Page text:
Esther Clayton, president of the board of the Compton Welfare Right's organization, says: "A lot of people are saying they don't even want their children to go to school. They don't even know if they're going to come back (because of violence in the neighborhood)."

Enrique and Arlene usually romp in a concrete back yard surrounded by five-foot brick walls. They play with toys in a patch of dirt, ride bicycles and shoot baskets.

Henry and Maria say they saw no graffiti or signs of violence when they bought the house three years ago. But the week they moved in, two teen-agers were killed nearby.

"I feel bad because the children can't have the freedom to go outside," Maria says. "We used to live in an apartment. it was very small and we couldn't let the children jump because there were people downstairs."

Now, a lush, rose-bordered front lawn and the street provide ample space but can't be used.

Tania Davila's playground is a driveway lined with lumber and old furniture.

Her father says several people have been killed within half a mile of her USC-area home in recent years. A year ago, a nonfatal shooting occurred in front of the house. Recently, Tania, her brother and mother heard shots when they were home together and hit the floor.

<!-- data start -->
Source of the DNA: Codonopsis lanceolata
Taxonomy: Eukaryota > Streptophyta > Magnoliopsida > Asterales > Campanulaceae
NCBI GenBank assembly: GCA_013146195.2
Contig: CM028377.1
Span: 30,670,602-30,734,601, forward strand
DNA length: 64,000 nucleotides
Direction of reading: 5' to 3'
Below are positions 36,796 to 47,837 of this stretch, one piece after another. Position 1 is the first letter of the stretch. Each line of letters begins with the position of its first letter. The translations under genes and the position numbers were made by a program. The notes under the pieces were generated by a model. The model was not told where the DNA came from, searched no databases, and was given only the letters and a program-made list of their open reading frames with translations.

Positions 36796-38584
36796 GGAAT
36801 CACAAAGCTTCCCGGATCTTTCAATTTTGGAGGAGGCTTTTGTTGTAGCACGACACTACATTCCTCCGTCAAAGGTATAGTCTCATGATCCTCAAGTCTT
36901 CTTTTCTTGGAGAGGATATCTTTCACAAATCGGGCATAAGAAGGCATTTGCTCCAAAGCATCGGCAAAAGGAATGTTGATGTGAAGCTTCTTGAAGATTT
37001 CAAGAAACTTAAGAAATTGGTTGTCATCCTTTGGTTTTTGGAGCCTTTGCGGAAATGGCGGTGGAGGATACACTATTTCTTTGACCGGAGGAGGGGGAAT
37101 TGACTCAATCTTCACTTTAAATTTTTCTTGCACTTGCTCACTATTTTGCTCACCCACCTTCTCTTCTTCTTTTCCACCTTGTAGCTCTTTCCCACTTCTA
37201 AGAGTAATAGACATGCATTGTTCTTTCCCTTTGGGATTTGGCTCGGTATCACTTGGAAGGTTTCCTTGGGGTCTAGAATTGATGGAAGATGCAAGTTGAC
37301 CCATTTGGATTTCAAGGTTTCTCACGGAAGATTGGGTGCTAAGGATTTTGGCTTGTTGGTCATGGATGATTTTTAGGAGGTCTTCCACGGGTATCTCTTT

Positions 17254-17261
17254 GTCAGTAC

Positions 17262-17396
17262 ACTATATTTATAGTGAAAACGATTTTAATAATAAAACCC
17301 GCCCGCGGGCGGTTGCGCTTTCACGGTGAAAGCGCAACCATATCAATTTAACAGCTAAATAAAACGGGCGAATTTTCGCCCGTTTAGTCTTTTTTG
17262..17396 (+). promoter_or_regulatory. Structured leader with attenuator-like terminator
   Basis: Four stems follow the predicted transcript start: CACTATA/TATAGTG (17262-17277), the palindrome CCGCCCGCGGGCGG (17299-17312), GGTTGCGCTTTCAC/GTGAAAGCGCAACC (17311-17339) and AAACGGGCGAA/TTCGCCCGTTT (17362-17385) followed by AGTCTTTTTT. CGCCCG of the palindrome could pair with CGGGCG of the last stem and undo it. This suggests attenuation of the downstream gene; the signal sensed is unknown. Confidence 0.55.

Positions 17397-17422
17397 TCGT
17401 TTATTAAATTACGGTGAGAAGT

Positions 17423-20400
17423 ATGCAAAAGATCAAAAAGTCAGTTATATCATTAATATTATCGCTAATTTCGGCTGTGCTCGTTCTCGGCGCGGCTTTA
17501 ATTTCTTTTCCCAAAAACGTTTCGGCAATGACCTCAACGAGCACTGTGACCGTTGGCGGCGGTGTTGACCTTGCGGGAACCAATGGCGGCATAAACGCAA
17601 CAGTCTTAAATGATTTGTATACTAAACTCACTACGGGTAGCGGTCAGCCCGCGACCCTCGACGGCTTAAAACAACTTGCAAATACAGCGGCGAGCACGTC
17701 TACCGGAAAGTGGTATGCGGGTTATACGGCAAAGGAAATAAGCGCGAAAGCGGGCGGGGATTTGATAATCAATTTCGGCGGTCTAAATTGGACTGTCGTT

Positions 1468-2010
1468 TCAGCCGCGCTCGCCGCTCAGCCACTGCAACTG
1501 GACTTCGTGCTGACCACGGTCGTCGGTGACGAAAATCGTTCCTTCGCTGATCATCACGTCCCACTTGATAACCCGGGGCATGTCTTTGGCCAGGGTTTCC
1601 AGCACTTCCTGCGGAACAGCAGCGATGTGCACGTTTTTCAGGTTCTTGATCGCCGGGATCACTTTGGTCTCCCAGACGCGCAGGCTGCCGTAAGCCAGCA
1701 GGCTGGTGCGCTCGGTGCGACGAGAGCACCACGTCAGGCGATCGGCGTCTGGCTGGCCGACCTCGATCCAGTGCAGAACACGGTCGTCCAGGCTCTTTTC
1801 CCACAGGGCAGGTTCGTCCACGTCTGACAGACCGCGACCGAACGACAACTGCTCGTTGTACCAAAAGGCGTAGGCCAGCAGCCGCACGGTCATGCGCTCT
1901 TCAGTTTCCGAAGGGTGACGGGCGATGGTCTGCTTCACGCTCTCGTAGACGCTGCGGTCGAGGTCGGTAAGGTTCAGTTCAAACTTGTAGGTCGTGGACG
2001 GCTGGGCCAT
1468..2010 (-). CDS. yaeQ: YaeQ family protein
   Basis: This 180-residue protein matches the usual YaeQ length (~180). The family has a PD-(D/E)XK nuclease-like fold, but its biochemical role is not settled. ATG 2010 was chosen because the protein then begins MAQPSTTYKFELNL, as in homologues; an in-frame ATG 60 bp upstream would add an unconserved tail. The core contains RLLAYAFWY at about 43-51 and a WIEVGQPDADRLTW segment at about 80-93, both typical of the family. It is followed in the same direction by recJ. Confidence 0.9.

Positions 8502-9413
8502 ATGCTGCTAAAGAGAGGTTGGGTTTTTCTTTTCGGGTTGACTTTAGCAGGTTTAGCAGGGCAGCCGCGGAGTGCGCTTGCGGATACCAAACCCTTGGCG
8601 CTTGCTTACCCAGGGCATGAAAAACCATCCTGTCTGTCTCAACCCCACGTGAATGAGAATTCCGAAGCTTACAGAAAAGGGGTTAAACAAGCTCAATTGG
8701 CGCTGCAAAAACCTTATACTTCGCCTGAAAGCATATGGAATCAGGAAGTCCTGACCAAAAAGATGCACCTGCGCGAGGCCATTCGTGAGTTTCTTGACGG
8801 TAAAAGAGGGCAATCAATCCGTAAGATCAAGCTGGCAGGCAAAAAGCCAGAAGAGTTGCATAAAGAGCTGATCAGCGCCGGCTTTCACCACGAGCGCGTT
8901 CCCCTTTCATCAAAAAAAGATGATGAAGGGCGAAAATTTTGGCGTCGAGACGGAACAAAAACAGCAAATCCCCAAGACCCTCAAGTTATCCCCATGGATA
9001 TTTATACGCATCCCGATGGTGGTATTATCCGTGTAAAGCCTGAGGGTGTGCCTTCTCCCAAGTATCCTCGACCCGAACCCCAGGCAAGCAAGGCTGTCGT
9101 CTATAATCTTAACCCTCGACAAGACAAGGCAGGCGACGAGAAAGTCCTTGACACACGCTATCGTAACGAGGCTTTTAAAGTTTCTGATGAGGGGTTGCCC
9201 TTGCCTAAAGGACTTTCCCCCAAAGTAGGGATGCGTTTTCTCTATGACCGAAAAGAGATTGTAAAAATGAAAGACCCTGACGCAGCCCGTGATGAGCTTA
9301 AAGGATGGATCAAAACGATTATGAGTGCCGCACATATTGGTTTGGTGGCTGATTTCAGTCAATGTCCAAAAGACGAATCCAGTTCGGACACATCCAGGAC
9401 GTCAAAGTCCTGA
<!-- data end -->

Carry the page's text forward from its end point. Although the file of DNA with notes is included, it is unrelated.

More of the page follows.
Because of the violence, her mother drives Tania, 12, to her bus stop each morning and picks her up every afternoon.

once home, Tania eats, studies, watches TV and goes to bed. On two afternoons and Saturday morning, her parents take her to karate classes. occasionally she plays jump rope or other games in the driveway, but she never goes into the neighborhood at night.

Despite the restrictions, the seventh-grader was student of the year at her elementary school last year.

"I'm used to the routine," she says. "Usually what takes up my time is

homework. On Friday sometimes my friend comes over, so I'm not that bored."

Her parents do their best to fill her time.

Nena and Salvador Davila got more involved with Tania and her brother Salvador Jr., 17, when they realized that their children would spend many hours at home.

"They like to go to the park or run or be on the bicycle or skateboards," Nena says. "I try to compensate by staying here and giving them as much attention as possible so they won't feel bored. I play with them. Cards and dominoes. We tell jokes and stories.

"I've always been involved in as many school activities as possible. I've been the parents' council president in the elementary school Tania attended. Another important thing is to know the total personnel of the school, as well as the teachers, so we could keep communication open for any problem or question."